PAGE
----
Excavating Code: An Archaeological Record of Software Development

Oct 22, 14 Excavating Code: An Archaeological Record of Software Development

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Over the last few weeks, I’ve been in the process of relearning C++.  Of course, saying that I am “relearning” is perhaps giving me too much credit, as it has been almost fifteen years since my first attempt at mastering the language.  While it shares a good deal of syntax with other languages I’m more...

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Dwarf NORAD: A Glimpse of Counterfactual Computing History

Aug 06, 14 Dwarf NORAD:  A Glimpse of Counterfactual Computing History

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When most people think about the kind of super-high-performance games people build custom PCs for, they probably imagine some first-person shooter with fast action, huge explosions, and millions of polygons being rendered to the screen at real time.  Few people would think of Dwarf Fortress, a game that is rendered with simple...

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Social Construction of Technology in Games

Jun 11, 14 Social Construction of Technology in Games

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Technological development influences the way we live and interact with the world on a deep level.  Technological artifacts like computers and cars dictate how our society functions and how we relate to one another.  These influences are so pervasive throughout our everyday lives that it’s sometimes difficult to imagine...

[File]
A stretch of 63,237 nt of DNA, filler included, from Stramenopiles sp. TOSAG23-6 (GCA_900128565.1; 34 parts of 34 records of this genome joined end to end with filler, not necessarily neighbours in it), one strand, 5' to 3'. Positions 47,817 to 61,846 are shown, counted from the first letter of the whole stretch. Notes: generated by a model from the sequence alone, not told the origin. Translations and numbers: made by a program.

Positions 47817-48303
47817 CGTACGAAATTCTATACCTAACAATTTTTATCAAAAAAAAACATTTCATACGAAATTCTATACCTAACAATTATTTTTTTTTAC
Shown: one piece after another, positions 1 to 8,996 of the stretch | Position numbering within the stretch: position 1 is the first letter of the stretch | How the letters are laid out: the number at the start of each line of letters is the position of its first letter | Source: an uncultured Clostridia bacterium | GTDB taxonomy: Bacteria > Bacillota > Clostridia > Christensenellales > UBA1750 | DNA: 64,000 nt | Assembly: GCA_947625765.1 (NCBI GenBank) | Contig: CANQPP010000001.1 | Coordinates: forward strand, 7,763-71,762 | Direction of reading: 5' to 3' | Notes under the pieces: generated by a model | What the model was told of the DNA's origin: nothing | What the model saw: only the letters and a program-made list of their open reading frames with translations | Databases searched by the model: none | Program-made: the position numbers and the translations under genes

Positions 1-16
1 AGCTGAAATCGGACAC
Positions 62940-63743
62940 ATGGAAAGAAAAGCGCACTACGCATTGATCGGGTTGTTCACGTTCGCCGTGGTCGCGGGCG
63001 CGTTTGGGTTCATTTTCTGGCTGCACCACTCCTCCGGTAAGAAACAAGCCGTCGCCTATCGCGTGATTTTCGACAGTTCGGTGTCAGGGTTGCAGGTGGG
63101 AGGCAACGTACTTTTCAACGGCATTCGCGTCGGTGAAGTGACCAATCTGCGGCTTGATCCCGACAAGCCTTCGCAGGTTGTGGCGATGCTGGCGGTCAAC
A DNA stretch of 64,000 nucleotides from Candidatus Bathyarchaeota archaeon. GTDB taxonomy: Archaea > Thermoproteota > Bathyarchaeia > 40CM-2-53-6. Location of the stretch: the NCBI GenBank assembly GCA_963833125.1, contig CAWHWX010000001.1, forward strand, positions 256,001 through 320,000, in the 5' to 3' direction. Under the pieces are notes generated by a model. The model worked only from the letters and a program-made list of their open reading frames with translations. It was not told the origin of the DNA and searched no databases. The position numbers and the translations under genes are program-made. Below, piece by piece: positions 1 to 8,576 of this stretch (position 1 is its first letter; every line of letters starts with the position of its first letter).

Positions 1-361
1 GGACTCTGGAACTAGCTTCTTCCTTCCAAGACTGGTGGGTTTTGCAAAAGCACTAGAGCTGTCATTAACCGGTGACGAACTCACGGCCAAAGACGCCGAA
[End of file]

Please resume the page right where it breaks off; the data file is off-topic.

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Counterfactual History and The Conquest of Paradise

May 27, 14 Counterfactual History and The Conquest of Paradise

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While I’m a pretty big fan of strategy games in general, historical strategy games are particularly interesting, especially from a pedagogical standpoint.  As I and many of the other Play the Past authors have previously discussed, these games allow us to look at the past through a different lens than we typically get through...

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Designing Ideology

Feb 05, 14 Designing Ideology

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Videogames are inextricably bound to ideology.  In most cases, this is not by design, but simply because game developers tend to create virtual worlds that reflect the particular way in which they see the real world.  As Ian Bogost (2006) has noted, these ideological frames are rarely explicit, making it all the more important...

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